• For one, with the path into the covenant having been firmly documented during a past regional tribunal, any number of local and foreign magi, from hermetic, rival, or hedge traditions, as well as academic scholars and clergy, may turn up to explore this unique locale, pursuing any of these (or other) story seeds.
  • There is a group of itinerants, covenfolk who leave the regio to procure goods needed by the magi. They usually travel to Bayonne, 40 miles downriver, or to Lourdes, 30 miles overland.
  • These itinerants also seek out goods that the magi believe will fetch a good price on the far side of the regio boundary on L7, wherever it may currently be connected to. This mysterious trade in exotic goods serves as an indescrete resources hook.
  • The covenant may have aquitted itself at tribunal, but some quasitors and/or other magi might be keeping an eye on the covenant's activities, possibly violating the code themselves in the process.
  • These hermetic adversaries might be genuinely concerned about infernal or heretical influence, or simply opportunistic; they may be correct or incorrect in their suspicions, and might stumble onto other improprities as a result of their survellience and investigations.
  • Despite its isolated locale in a regio, the covenant is not entirely protected from the anti-cathar crusade raging in the mundane world nearby, as evidenced by the recent miracle that transformed L3b. Inquisitors or others might find their way to the covenant and cause problems.

At the Covenant:

  • The covenant currently has a "don't ask don't tell" policy towards the cathar heresy and other oddities such as various forms of paganism and mystery that fall short of outright diabolism.
  • There is a cathar house church amongst the covenfolk. Currently, the divine aura is weak and surpressed, but that could change.
  • The order has relatively cordial relations with the church in this campaign; less so with more fundamentalist groups like inquisitors; more so with learned groups like the dominicans.

Around Level 5:

  • Infernal, divine, and magical creatures of course exist on the various levels; others may be attracted to them from elsewhere and show up, causing trouble, or simply be "passing through" on the magical road from mundane a to mundane b. The magi may try to enact some sort of "toll" on intelligent beings passing through.
  • The is the mystery of where all the water in the lake on L5 goes, and investigation could turn up a significant find of aquam or perdo vis, or even a previously unknown regio level. Some theorize the existence of a mysterious 6th level under the lake, inhabited by watery wonders and possibly even connecting to the elemental realm of water.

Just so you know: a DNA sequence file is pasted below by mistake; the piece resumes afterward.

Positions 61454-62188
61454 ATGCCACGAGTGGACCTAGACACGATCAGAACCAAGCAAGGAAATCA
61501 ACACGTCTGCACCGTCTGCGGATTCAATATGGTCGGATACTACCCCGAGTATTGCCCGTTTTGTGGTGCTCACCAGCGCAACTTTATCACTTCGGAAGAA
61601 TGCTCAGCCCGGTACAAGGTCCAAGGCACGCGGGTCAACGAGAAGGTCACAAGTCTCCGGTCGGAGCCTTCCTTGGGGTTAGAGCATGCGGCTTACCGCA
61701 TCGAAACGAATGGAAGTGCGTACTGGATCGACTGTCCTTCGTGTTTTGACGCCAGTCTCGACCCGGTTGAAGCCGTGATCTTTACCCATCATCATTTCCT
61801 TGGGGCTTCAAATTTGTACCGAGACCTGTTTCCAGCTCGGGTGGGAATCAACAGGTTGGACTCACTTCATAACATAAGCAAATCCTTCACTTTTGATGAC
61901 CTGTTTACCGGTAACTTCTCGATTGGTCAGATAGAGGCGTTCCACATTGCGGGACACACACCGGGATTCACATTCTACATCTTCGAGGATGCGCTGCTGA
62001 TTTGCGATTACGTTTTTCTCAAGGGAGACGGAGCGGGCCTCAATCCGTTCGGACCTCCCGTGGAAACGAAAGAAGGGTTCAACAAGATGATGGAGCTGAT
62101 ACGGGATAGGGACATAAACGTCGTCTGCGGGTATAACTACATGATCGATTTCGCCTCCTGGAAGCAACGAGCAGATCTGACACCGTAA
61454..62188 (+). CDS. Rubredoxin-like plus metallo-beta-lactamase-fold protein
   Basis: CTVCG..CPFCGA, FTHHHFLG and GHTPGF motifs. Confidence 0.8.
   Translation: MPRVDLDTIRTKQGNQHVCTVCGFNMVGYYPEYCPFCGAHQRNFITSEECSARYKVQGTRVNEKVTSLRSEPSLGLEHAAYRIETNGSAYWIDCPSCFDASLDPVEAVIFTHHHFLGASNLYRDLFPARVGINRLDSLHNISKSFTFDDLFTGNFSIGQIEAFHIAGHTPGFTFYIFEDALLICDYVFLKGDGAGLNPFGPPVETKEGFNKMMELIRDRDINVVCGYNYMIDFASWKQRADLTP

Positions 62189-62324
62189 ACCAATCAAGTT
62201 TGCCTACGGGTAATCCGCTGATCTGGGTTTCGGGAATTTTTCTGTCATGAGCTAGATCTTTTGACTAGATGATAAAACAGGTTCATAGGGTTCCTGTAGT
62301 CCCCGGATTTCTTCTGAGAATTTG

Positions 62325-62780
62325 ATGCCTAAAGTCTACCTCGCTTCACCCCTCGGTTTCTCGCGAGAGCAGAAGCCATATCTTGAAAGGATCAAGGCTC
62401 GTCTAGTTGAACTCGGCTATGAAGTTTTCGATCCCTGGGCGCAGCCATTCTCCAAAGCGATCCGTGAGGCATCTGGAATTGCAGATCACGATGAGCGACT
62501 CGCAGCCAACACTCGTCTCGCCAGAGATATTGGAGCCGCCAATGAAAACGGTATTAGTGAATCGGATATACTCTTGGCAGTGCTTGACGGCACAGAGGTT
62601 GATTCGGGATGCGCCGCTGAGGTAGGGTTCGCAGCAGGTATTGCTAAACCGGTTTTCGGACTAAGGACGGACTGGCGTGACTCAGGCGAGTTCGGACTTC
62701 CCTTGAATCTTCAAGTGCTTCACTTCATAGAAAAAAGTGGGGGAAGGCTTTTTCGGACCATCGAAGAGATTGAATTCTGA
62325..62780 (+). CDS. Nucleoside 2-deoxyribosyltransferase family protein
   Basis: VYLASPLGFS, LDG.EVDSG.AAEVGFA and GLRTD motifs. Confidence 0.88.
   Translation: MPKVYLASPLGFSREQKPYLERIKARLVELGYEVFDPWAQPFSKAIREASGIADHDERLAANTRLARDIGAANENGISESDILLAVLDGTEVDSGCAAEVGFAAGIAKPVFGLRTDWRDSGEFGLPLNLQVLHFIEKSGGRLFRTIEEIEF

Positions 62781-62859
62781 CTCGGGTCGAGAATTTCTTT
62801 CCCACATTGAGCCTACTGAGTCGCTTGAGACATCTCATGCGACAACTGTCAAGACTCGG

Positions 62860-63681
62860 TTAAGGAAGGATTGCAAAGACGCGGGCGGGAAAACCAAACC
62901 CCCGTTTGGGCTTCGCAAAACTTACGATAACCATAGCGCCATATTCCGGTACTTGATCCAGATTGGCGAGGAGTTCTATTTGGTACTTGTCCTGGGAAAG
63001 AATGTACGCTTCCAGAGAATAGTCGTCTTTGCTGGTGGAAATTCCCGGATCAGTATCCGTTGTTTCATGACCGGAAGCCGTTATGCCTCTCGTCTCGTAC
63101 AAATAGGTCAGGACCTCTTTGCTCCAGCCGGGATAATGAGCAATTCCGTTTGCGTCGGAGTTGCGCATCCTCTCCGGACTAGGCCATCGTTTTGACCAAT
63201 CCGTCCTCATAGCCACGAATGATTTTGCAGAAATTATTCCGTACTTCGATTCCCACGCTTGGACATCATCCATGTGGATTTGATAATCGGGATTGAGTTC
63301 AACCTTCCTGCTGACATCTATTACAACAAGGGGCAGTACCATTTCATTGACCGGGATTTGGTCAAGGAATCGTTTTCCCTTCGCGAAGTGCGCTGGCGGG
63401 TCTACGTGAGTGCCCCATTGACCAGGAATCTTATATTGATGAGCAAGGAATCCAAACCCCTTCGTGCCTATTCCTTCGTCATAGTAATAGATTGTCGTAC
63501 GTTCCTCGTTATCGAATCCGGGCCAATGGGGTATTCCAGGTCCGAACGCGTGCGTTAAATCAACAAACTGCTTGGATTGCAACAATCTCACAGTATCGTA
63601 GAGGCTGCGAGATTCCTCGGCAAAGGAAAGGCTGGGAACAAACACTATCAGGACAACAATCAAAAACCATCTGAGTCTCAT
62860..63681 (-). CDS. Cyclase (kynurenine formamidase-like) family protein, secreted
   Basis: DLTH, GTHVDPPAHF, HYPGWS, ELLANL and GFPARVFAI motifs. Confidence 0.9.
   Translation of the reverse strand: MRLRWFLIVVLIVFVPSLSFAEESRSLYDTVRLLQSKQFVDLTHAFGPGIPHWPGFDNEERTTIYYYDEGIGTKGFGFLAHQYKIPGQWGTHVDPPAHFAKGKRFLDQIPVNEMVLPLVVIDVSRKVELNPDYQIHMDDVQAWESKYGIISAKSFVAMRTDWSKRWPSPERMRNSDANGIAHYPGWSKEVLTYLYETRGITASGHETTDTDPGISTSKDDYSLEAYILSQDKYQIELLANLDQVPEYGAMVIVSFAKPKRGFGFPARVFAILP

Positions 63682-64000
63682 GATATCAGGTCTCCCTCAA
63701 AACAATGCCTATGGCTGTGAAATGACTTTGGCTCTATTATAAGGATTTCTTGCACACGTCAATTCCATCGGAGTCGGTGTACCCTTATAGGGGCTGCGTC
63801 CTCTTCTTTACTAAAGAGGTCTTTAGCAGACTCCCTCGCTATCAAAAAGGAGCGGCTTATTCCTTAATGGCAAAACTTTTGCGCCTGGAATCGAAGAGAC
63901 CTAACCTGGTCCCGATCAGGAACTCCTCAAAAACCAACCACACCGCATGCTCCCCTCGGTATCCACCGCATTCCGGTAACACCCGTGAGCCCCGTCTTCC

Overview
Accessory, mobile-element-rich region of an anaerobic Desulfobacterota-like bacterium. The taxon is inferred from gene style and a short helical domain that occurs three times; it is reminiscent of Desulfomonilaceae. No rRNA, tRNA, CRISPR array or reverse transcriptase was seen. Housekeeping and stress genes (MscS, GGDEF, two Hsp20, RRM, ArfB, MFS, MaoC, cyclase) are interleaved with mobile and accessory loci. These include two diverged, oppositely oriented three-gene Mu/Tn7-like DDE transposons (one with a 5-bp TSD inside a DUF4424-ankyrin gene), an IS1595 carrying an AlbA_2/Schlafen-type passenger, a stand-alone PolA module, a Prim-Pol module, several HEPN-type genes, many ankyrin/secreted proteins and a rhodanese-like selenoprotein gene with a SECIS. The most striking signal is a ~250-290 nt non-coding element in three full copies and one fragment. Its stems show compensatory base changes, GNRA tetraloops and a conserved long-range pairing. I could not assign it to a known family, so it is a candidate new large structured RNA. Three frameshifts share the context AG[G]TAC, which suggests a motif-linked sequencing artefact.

• Interraction with or hunting any number of magical animals, both beasts of virtue and warped creatures, could occur to start the great menagerie or in response to its creation.

Level 7:

  • Collecting the ignem vis on L7 could lead to discovery of a mystery cult from tM:RE. The "pagan temple" may be an ancient or neo-mercurian site, be used occasionally by a mystery cult, or even have connections to hyperborean magic or other Ancient magic from AM.

  • Developing rituals based on the writings of the covenant's founder may lead to the creation of higher regio levels, a path to the fairie or magic realms, or even heaven or hell. Hermitic breakthroughs may be necessary for this and many other story seeds.

  • The caldera could be explored. Powerful magical creatures, possibly including a dragon, may reside there.

  • Finally, of course, there is the exit from L7, which shifts over time and can lead anywhere in Mythic Europe...

If there is anyone I have not yet bored to tears with my campaign description, here's the full write up of the covenant's Boons and Hooks:

Note that the PC's haven't actually gotten to this covenant yet. They have only created their first grogs, who are currently journeying to the covenant for the first time to join it. Next sesssion they willl learns about the covenant and create their first magi, characters who are about to undergo a unique gauntlet involving Calebais.